Some questions about this prompt that we often receive from students are: Q: Should we write about what we want to major in for this prompt? Q: Does it have to be centered around just one meaningful activity? Be careful not to lose depth or end up listing too much. A: Many students have been involved in internships, summer programs, etc. It can be difficult controlling how much background you give to explain the program since you really need the word count for connecting why it was meaningful.
If you are still really stuck on determining what matters to you, try thinking about the sentiment that what you spend your time on is what you love. But if, for example, you realize that you spend a lot of time organizing your room, you could write an essay about how order is meaningful to you, and how the neatly lined pencils in your drawer help you feel balanced as you thoughtfully color code your schedule for the week.
This essay can easily then become a metaphor for balancing your time between school, family, work, friends, or clubs, being careful to stay on top of keeping them separate and orderly like the pencils in your desk, etc.
Creating a conceit here can prove effective if it still highlights important aspects of an underlying message. Final Tips If you create incentives for yourself to work on your Stanford University essays early and choose topics that you genuinely care about, then you will end up devoting much more time to them, resulting in more polished essays. Since Stanford admissions are so extremely selective, it places a good deal of pressure on both the content and execution of all 11 essays.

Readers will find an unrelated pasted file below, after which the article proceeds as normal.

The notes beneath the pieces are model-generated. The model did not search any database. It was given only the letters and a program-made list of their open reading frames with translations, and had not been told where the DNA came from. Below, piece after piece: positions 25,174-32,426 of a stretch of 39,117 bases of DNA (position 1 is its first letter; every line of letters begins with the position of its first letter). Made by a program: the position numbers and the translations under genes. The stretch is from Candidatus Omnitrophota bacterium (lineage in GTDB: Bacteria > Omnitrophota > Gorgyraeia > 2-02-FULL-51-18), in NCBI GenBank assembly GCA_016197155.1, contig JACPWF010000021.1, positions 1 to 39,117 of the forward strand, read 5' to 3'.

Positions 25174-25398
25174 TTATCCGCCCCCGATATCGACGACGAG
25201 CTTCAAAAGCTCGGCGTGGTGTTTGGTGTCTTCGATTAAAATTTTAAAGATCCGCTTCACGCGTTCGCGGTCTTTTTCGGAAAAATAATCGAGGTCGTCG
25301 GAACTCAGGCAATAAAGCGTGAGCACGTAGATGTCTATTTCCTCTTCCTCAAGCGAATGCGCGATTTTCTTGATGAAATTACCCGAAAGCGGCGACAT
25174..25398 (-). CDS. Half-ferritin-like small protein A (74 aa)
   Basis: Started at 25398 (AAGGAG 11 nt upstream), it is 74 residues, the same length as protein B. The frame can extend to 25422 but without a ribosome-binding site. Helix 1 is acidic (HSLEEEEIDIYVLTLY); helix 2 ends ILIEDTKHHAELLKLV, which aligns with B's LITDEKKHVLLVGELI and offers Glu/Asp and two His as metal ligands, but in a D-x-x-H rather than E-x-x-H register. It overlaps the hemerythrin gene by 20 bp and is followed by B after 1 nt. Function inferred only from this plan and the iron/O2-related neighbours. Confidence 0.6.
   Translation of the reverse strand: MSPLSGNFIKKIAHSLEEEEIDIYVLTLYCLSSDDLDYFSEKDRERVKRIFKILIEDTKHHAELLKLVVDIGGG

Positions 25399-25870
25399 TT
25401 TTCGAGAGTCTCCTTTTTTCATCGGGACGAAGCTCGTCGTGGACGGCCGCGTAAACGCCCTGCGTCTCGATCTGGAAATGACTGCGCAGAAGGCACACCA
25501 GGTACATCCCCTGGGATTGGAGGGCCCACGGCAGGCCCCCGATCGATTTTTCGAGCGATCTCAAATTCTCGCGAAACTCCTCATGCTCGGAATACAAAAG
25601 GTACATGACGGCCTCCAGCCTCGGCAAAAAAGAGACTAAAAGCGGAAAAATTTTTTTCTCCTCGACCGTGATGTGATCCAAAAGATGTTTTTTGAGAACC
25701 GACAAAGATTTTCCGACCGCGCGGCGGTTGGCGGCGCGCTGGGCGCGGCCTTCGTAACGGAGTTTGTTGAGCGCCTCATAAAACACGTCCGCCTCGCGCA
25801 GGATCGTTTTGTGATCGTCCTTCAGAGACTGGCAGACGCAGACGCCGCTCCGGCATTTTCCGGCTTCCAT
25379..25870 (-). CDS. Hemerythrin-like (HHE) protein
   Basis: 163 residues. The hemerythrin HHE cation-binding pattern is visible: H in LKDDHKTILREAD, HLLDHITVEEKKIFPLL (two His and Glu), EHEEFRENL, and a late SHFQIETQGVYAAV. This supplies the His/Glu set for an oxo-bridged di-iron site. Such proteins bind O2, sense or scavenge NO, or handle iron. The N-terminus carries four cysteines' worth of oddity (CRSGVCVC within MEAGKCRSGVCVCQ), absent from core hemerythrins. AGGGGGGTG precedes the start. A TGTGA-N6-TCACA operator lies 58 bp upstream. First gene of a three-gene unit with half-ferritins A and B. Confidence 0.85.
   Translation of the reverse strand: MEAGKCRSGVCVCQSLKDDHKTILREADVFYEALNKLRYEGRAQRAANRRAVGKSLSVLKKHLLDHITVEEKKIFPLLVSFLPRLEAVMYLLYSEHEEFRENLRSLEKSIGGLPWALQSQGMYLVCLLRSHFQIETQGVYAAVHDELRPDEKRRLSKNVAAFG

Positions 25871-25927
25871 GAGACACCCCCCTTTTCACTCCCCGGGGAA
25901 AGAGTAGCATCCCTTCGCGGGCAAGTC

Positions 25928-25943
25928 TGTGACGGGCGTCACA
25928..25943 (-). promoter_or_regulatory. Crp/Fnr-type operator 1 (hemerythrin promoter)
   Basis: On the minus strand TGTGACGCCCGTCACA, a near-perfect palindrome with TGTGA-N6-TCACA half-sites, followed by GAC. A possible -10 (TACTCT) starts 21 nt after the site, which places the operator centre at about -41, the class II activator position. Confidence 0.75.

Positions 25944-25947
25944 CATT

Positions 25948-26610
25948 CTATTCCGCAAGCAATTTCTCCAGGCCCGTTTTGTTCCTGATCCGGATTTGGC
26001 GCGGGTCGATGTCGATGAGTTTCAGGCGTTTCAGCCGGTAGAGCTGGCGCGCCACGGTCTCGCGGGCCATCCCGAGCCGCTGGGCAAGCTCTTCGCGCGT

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This caste became pa Stanford Extracurricular Activities Essay - "Key Club" Key Club is not simply another community service organization, it is my high school family. Key Club spurs excitement within me as it represents a tolerant organization that brings positive change through community service events and fundraisers. My commitment to Key Club increased as I gained the p
Don't Worry — We'll edit your admissions essay in a few hours. What activities have you participated in or books have you read to educate yourself about this issue? Reflect on an idea or experience that makes you genuinely excited about learning. Does volunteering at the local soup kitchen infuse your life with love and gratitude? And as always, my quest for curiosity will serve to dually nourish and enlighten me, expanding my world once more.
I love it because style is universal and uniquely personal read Worn Stories.
Some questions about this prompt that we often receive from students are: Q: Should we write about what we want to major in for this prompt? After that day, it was as if my consciousness had awoken.
But you could relay that same message by writing instead about how the mentors in your robotics club reached out to you personally and invested extra training and time so that you could become a valuable team member. Let Stanford know what resources you will take advantage of that other might not think of. Want us to quickly edit your college essay?